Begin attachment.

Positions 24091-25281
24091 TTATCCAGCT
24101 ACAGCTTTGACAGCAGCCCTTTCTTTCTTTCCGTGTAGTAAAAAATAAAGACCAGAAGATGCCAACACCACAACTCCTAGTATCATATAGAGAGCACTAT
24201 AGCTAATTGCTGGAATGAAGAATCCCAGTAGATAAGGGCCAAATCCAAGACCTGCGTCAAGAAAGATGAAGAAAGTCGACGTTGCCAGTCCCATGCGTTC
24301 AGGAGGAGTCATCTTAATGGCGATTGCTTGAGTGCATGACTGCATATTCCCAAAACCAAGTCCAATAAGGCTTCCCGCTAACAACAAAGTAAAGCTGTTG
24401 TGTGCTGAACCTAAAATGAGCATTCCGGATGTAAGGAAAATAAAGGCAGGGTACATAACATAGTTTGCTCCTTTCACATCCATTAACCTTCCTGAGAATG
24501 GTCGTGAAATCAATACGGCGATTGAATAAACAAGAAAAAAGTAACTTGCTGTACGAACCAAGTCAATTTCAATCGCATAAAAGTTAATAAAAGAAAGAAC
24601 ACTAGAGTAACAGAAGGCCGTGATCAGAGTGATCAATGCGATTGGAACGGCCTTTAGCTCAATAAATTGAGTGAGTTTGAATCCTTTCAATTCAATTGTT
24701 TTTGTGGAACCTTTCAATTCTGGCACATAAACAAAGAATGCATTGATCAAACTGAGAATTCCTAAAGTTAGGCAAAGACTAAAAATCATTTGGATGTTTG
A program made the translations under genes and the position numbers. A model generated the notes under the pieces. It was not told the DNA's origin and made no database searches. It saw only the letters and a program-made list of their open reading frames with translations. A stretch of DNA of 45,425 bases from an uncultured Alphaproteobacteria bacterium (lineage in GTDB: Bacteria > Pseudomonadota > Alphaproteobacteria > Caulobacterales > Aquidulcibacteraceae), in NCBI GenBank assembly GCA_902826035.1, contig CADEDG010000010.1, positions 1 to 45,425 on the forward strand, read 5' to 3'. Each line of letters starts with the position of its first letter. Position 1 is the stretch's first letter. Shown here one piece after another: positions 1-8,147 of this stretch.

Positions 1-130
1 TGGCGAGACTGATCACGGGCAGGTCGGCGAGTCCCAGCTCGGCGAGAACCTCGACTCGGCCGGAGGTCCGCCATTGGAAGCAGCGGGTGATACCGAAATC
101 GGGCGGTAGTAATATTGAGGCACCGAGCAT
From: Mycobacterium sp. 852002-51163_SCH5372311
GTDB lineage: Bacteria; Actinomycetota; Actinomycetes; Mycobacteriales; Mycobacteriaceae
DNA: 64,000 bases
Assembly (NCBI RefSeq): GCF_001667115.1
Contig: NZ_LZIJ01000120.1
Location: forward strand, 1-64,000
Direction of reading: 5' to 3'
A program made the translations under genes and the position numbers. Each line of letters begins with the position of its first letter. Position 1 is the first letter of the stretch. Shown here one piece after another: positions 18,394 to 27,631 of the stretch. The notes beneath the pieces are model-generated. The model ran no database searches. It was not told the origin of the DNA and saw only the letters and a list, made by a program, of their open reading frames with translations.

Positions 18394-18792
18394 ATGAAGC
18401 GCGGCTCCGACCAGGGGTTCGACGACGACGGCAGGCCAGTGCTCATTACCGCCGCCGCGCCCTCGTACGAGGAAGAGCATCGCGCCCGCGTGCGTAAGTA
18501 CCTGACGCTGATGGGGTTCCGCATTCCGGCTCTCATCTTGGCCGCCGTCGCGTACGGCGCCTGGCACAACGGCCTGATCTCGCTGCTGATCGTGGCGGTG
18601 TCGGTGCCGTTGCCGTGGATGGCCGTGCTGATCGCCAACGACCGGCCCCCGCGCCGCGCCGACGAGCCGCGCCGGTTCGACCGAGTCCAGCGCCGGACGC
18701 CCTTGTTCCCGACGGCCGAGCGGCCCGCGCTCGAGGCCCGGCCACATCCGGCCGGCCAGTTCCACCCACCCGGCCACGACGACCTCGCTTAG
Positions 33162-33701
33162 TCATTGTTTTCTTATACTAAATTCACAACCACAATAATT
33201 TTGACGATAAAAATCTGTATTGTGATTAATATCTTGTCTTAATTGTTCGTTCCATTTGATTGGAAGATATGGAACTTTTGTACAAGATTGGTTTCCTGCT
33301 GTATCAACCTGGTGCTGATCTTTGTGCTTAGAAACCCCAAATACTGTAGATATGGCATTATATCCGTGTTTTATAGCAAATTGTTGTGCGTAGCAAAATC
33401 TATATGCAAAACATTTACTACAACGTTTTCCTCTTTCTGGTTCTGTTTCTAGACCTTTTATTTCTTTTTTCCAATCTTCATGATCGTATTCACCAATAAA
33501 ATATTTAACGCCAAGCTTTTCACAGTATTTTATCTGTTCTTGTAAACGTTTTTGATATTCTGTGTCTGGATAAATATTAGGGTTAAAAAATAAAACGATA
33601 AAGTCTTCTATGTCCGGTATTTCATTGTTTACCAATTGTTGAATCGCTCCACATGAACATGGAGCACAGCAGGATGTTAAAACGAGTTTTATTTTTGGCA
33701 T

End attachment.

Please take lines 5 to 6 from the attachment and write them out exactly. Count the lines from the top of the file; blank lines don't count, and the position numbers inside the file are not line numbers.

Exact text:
24301 AGGAGGAGTCATCTTAATGGCGATTGCTTGAGTGCATGACTGCATATTCCCAAAACCAAGTCCAATAAGGCTTCCCGCTAACAACAAAGTAAAGCTGTTG
24401 TGTGCTGAACCTAAAATGAGCATTCCGGATGTAAGGAAAATAAAGGCAGGGTACATAACATAGTTTGCTCCTTTCACATCCATTAACCTTCCTGAGAATG